Make Connections. Anyone who has a project they want to share should always have this in mind. Everywhere you go, you have opportunities to talk about what you’re working on. Don’t get all shy and say “I don’t want to promote myself”. Stop it! You’re not shamelessly promoting yourself–you are promoting your work, which has a life all its own. And let me tell you, it’s way more interesting to talk about with your neighborhood barrista in the morning than the frickin’ weather or new version of the iPhone. Come off it. People love projects. They love hearing about what the people around them are working on. Share the process you’re involved in with others–and you will always find people who say, “When you’re done–save one for me.”
Seriously Calculate Finances. Seriously. I know everyone hates it, but understanding how much your project is going to cost is pretty important–especially when you’re asking people to help you out with money. This brings me to my next point, which is Indiegogo related.
Details of Delivery. Once your project is done, how’s it getting out to people? If you did a crowd-funding campaign, did you calculate for postage? How about international orders? These all seem like “good problems” to have, that you’re willing to table until you’re far enough along that they will come up–but think about them now. I included a promotional poster in with my Indiegogo campaign–one that I wanted to send unfolded to contributors. Well, after the campaign had ended, I found out that shipping it unfolded was going to cost 2-3 times as much as what people had donated for it! FAIL. Keep shipping in mind.
… I may add to this list later, but these are my immediate reflections on this particular project. I’d like to take some more time in the near future to really lay out the anatomy of the process, and perhaps turn it into its own How-To project.
100 Year Rip-Off, A People’s History of B.C. to be Re-released After 40 Years Canada’s Oldest ‘Graphic History’ on Record Highlights Stories of Working Class and People of Colour
July 20, 2013
Canada’s oldest recorded comic book history is coming back from the dead after more than 40 years—if it gets a little help. On the anniversary of B.C. joining Confederation, specialty comic book publisher Ad Astra Comics is launching a 40-day fundraiser for the comic book “100 Year Rip-Off: The Real History of British Columbia”. The campaign, which aims to raise a modest $800, will help to cover the costs of re-mastering and printing the comic for the first time in over four decades.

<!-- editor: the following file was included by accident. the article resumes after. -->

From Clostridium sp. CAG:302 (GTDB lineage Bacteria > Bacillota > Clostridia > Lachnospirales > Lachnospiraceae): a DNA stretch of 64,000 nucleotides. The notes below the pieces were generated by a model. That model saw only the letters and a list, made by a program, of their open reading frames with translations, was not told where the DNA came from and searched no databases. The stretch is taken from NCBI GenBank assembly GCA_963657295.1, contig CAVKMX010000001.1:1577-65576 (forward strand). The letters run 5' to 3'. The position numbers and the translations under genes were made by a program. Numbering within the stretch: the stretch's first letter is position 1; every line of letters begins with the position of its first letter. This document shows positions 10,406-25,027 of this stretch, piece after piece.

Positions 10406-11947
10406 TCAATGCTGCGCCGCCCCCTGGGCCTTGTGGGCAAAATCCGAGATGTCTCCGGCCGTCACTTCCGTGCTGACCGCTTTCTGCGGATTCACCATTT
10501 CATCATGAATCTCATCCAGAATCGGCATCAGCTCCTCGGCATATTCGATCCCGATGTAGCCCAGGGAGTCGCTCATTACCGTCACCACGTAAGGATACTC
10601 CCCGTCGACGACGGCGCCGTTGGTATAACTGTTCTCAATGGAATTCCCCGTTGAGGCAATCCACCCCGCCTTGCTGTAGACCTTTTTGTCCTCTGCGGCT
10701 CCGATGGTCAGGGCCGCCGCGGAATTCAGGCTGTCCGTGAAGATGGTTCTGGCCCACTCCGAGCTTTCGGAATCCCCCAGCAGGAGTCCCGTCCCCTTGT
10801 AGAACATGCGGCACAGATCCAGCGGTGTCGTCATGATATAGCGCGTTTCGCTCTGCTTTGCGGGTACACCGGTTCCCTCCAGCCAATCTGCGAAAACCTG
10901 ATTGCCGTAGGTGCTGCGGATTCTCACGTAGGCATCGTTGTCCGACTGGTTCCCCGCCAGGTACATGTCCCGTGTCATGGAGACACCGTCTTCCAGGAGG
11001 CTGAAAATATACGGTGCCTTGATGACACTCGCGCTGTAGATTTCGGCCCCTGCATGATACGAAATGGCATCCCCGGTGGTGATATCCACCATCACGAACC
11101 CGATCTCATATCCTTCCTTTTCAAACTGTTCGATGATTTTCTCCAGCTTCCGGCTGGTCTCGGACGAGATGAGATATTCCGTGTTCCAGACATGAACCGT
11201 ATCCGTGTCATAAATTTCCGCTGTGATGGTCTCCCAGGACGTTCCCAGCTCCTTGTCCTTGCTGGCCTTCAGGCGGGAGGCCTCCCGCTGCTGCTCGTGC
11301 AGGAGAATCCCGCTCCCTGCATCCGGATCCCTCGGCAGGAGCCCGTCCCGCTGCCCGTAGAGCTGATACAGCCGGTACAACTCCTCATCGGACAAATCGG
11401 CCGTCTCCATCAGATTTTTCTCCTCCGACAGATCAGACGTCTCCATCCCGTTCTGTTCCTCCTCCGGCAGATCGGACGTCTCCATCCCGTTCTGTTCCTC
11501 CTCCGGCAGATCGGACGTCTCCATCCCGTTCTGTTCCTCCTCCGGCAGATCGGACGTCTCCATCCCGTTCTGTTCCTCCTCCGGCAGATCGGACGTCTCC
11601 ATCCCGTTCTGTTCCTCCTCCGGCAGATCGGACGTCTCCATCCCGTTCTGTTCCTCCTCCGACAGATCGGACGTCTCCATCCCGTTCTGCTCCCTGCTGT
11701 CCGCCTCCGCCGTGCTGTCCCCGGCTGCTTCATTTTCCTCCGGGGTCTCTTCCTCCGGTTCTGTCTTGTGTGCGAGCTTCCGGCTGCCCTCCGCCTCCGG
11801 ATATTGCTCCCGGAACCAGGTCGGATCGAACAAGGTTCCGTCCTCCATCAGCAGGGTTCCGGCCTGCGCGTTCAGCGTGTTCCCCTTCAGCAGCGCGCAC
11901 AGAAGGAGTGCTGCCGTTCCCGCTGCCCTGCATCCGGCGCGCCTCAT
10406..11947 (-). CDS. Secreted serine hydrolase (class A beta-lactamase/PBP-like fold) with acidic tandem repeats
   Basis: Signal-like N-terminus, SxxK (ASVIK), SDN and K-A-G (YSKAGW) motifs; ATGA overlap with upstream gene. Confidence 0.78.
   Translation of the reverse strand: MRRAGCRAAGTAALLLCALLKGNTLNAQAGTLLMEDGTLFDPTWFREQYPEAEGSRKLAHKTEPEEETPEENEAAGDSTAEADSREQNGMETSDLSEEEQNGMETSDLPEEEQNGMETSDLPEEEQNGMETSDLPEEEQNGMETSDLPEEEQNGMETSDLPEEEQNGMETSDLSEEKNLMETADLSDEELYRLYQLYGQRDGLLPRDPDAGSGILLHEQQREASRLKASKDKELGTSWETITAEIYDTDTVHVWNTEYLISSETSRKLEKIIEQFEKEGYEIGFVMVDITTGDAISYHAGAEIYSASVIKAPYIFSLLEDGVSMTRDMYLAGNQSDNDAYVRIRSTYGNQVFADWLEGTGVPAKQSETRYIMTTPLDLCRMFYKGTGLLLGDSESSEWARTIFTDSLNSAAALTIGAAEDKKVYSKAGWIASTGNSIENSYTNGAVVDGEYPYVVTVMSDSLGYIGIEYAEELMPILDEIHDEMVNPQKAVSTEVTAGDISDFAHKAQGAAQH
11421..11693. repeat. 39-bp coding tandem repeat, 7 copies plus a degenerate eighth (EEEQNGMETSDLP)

“100 Year Rip-Off: The Real History of British Columbia” is a blue-collar comic book history of the first 100 years of B.C.’s confederated history. Written by the late Robert Simms and illustrated by artist and current B.C. resident Bob Altwein, 100 Year Rip-Off was originally produced as a one-time 8-page broadsheet, accompanied by a counter-culture newspaper.
Ad Astra Comics, in consultation with Altwein, has digitized and re-mastered the work and provided complimentary additions to the content, including a map and glossary addressing the finer details of the original work. The text remains un-altered.
“100 Year Rip-Off is a graphic history that almost slipped into oblivion–right at a time when comic books and ‘graphic history’ comics in particular are reaching a peak in popularity,” says Nicole Marie Burton, campaign coordinator and founder of Ad Astra Comics, a micro-publisher that specializes in political and historical titles. The project is headquartered with the publisher in Toronto.